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HarmoKnight Review

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On 04/05/2013 at 03:00 PM by Travis Hawks

Get in on this Game Freak gem before Nintendo cuffs them back to Pokémon.

Have 3DS? Buy game.

Pretending to be a rock star with mini-guitars was pretty cool for a few years, but we’ve thankfully moved past that fad and can start getting music-based games that aren’t just for fulfilling your leather pants wearing fantasies.  We’ve had a few highlights in the rhythm genre here and there as those plastic instruments made their way from Best Buy to Big Lots, but now that they’re completely gone it looks like we should get more innovative and quirky music games like we used to.  If HarmoKnight is an indicator of the upcoming rhythm game onslaught, then I say “bring it on.”  Mixing platforming with call-and-answer beat matching, HarmoKnight is a wonderfully cute and addictively fun journey that will keep you on your (tapping) toes.

Be warned:  If you have a heart of stone and know you won’t be able to find enjoyment from trying to be-bop across side scrolling levels to an exceptionally video-gamey soundtrack, then HarmoKnight won’t be your bag.  Otherwise, you’re sure to find lots of joy traversing a world map
with our hero, Tempo, on his way to save a princess.  Yeah, the story is nothing engaging or too original with a bad guy coming to ruin everyone’s music-driven high or some such, but that’s all just window dressing to provide a reason for conquering each level along the way.

The majority of the stages are side-scrolling platform situations where you have to time jumps as well as strikes of your large note-shaped sword to keep from getting damaged.  Each jump and hit will also supplement the soundtrack as Tempo charges forward on his quest.  You’ll be striking at bouncing squeakers, diving whistlers, and drumming crab walkers that all add their own voice to the soundtrack until you smack them to perfectly nail key beats.  A slight misstep won’t harm you but will add a saddening flub into the score, which is always a disappointment.  Completely missing a target will cause them to run into you and sap your health, which means you have several chances to make minor mistakes before completely failing a section.  Well, if you miss a jump and fall into a chasm, that’s all she wrote and you have to retry immediately.  Each of these platforming sections are challenging but can be made even more difficult by trying to strike bonus targets along the way for a higher score and a more nuanced soundtrack.

Along with the platforming is an old favorite that everyone loves to hate: minecart levels.  I’ll warn you right now that I never got sick of minecart levels, but I think the HarmoKnight take on the trope will be enjoyed by even the biggest haters.  They’re a nice change to the way the typical levels operate by replacing single-hit strikes with continuous cymbal clang to plow through enemies.  As you can imagine, the mine carts can move pretty fast and just switching between “jumping” and clanging operations makes for some stressful and satisfying situations when you’re moving along at top speed.  These levels are also a great showcase of the game’s graphics and use of stereoscopic 3D.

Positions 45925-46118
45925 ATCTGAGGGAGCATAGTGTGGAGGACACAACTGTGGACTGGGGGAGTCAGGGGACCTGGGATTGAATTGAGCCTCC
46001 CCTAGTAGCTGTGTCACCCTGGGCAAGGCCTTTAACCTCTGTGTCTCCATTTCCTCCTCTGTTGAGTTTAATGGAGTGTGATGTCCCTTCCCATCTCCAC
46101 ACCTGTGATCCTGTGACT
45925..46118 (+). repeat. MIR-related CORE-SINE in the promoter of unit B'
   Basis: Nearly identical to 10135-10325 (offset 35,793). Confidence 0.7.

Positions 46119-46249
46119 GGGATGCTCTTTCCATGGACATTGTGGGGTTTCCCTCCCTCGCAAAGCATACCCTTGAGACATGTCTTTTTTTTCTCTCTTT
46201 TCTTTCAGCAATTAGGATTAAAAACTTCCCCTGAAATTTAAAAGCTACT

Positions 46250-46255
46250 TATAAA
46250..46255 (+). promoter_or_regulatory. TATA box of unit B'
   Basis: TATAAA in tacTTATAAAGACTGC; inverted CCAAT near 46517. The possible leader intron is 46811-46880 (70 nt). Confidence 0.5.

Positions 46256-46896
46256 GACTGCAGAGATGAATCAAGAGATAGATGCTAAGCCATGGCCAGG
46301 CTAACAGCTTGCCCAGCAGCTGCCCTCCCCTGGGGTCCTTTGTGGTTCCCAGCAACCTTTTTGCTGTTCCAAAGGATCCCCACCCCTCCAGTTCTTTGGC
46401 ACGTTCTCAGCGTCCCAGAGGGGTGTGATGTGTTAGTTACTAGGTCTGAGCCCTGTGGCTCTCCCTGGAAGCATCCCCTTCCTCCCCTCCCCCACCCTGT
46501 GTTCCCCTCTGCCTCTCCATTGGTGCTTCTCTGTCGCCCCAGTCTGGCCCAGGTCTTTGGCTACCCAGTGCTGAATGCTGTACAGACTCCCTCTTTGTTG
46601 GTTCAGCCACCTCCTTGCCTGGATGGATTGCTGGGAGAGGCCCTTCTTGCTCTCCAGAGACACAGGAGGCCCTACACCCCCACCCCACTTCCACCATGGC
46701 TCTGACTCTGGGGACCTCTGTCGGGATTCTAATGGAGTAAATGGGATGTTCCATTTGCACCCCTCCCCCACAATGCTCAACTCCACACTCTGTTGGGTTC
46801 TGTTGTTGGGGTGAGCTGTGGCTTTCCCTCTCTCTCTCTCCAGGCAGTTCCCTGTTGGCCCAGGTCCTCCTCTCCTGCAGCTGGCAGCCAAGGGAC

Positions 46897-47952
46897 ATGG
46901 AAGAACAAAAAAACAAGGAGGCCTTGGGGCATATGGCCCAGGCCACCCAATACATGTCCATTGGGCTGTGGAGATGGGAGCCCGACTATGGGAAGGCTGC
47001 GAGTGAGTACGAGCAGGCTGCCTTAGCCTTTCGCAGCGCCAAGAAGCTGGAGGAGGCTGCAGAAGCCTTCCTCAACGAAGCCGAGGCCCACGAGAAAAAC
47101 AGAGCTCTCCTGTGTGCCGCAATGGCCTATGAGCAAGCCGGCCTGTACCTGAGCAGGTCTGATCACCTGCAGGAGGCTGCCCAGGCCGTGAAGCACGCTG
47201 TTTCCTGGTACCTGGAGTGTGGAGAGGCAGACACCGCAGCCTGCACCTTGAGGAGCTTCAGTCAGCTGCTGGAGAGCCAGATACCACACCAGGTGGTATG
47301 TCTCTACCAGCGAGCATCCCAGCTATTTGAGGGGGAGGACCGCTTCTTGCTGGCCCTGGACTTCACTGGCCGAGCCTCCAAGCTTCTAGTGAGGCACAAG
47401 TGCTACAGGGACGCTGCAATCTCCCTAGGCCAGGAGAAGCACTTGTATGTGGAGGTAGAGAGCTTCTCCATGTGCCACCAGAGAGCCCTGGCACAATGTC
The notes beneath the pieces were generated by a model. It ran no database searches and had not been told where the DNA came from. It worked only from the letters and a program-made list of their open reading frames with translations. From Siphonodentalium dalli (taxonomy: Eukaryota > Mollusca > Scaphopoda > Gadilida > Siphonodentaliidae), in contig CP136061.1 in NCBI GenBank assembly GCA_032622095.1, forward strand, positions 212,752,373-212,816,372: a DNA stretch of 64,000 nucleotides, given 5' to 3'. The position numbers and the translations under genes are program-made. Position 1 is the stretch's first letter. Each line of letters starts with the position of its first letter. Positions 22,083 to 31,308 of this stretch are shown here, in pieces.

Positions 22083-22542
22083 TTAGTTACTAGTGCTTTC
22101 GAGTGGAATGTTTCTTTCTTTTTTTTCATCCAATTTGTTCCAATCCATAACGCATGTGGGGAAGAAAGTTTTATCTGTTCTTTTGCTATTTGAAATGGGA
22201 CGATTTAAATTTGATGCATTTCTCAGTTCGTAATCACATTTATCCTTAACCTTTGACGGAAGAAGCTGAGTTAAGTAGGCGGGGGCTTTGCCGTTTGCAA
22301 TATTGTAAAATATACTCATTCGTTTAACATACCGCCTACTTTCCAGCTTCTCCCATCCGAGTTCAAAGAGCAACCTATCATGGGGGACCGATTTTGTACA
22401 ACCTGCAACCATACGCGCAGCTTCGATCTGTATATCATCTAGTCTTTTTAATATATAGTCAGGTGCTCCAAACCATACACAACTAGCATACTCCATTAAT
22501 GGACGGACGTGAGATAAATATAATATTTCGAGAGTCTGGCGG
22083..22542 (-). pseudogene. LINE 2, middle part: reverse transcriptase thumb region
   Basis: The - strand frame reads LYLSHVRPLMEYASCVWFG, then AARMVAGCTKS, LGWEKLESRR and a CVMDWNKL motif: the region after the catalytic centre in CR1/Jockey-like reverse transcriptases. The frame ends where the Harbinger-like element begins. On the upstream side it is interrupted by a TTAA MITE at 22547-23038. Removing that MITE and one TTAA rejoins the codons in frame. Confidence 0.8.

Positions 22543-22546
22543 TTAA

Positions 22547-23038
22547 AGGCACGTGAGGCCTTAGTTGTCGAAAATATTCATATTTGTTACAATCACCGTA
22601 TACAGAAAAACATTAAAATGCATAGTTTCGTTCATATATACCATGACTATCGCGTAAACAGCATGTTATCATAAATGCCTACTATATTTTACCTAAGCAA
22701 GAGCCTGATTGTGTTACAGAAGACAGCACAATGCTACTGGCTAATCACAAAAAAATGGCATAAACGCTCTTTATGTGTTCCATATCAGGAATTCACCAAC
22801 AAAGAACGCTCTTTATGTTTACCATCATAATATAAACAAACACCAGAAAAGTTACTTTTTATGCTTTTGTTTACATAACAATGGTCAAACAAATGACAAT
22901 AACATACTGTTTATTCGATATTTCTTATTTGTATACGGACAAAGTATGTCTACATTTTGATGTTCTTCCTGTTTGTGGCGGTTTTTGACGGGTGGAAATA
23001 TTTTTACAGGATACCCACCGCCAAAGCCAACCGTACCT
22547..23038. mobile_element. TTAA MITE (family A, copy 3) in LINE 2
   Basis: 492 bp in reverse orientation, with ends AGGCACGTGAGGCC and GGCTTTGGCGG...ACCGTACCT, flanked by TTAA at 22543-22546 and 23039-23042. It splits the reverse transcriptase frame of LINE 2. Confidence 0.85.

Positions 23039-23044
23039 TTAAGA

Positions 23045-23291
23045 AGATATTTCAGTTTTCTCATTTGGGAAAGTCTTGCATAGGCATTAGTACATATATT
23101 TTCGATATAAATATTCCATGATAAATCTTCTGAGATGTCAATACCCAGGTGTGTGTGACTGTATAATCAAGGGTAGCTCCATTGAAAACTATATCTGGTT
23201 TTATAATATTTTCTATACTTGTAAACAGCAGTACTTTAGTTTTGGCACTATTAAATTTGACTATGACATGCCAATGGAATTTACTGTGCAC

At times, you’ll be watching your minecart from the side, but the view often rotates until you are behind Tempo’s head as he climbs steep hills and then drops through a series of targets.  Turning on the 3D effect during these levels is a real treat and a good reminder that the 3DS can do some pretty cool things when in the right developer’s hands. 

Changing camera angles are also used to great effect in the call-and-answer rhythm matching encounters.  This is the form that most of the mid-level and end-level bosses take, where Tempo is snowboarding down a mountain or riding on a bird while being tormented by burst shots from snowmobile mecha-wolves and angry flying pigs.  The camera often pans behind, above, and in front of Tempo as movement (left, right, left), attack (hit, hit, hit-hit-hit), and dodging commands (jump, jump, …jump) are laid down for you to imitate beat for beat.  This makes for some very slick cinematic moments in a game that I thought would just be cartoony trash.   I was left a little wowed at times during these scenes, even when I really needed to be paying attention to the rhythm I was about to get pounded with.  Some of these battles were a bit tough, but if I closed my eyes and focused solely on the music I was normally able to nail them – verification that the rhythm mechanics in HarmoKnight are spot-on.